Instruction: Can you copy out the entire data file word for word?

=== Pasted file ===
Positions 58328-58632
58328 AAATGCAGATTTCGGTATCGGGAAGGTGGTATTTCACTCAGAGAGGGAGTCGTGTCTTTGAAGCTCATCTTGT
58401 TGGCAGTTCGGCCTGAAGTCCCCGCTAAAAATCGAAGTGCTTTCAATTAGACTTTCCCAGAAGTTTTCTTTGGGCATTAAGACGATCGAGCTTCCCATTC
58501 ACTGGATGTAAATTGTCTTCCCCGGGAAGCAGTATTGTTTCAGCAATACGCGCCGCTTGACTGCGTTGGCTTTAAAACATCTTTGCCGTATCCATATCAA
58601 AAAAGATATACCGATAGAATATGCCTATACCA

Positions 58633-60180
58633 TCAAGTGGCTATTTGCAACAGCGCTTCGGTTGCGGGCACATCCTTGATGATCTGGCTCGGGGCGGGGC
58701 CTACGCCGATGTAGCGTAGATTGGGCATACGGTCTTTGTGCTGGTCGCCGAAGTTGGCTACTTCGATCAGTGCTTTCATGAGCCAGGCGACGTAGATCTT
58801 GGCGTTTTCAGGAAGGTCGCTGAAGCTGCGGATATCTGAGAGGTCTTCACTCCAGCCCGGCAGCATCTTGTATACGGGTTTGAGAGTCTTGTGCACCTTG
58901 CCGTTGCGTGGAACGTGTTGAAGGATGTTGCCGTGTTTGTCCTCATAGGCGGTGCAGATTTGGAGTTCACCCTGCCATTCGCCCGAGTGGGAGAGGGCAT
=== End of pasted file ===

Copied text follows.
Positions 58328-58632
58328 AAATGCAGATTTCGGTATCGGGAAGGTGGTATTTCACTCAGAGAGGGAGTCGTGTCTTTGAAGCTCATCTTGT
58401 TGGCAGTTCGGCCTGAAGTCCCCGCTAAAAATCGAAGTGCTTTCAATTAGACTTTCCCAGAAGTTTTCTTTGGGCATTAAGACGATCGAGCTTCCCATTC
58501 ACTGGATGTAAATTGTCTTCCCCGGGAAGCAGTATTGTTTCAGCAATACGCGCCGCTTGACTGCGTTGGCTTTAAAACATCTTTGCCGTATCCATATCAA
58601 AAAAGATATACCGATAGAATATGCCTATACCA

Positions 58633-60180
58633 TCAAGTGGCTATTTGCAACAGCGCTTCGGTTGCGGGCACATCCTTGATGATCTGGCTCGGGGCGGGGC
58701 CTACGCCGATGTAGCGTAGATTGGGCATACGGTCTTTGTGCTGGTCGCCGAAGTTGGCTACTTCGATCAGTGCTTTCATGAGCCAGGCGACGTAGATCTT
58801 GGCGTTTTCAGGAAGGTCGCTGAAGCTGCGGATATCTGAGAGGTCTTCACTCCAGCCCGGCAGCATCTTGTATACGGGTTTGAGAGTCTTGTGCACCTTG
58901 CCGTTGCGTGGAACGTGTTGAAGGATGTTGCCGTGTTTGTCCTCATAGGCGGTGCAGATTTGGAGTTCACCCTGCCATTCGCCCGAGTGGGAGAGGGCAT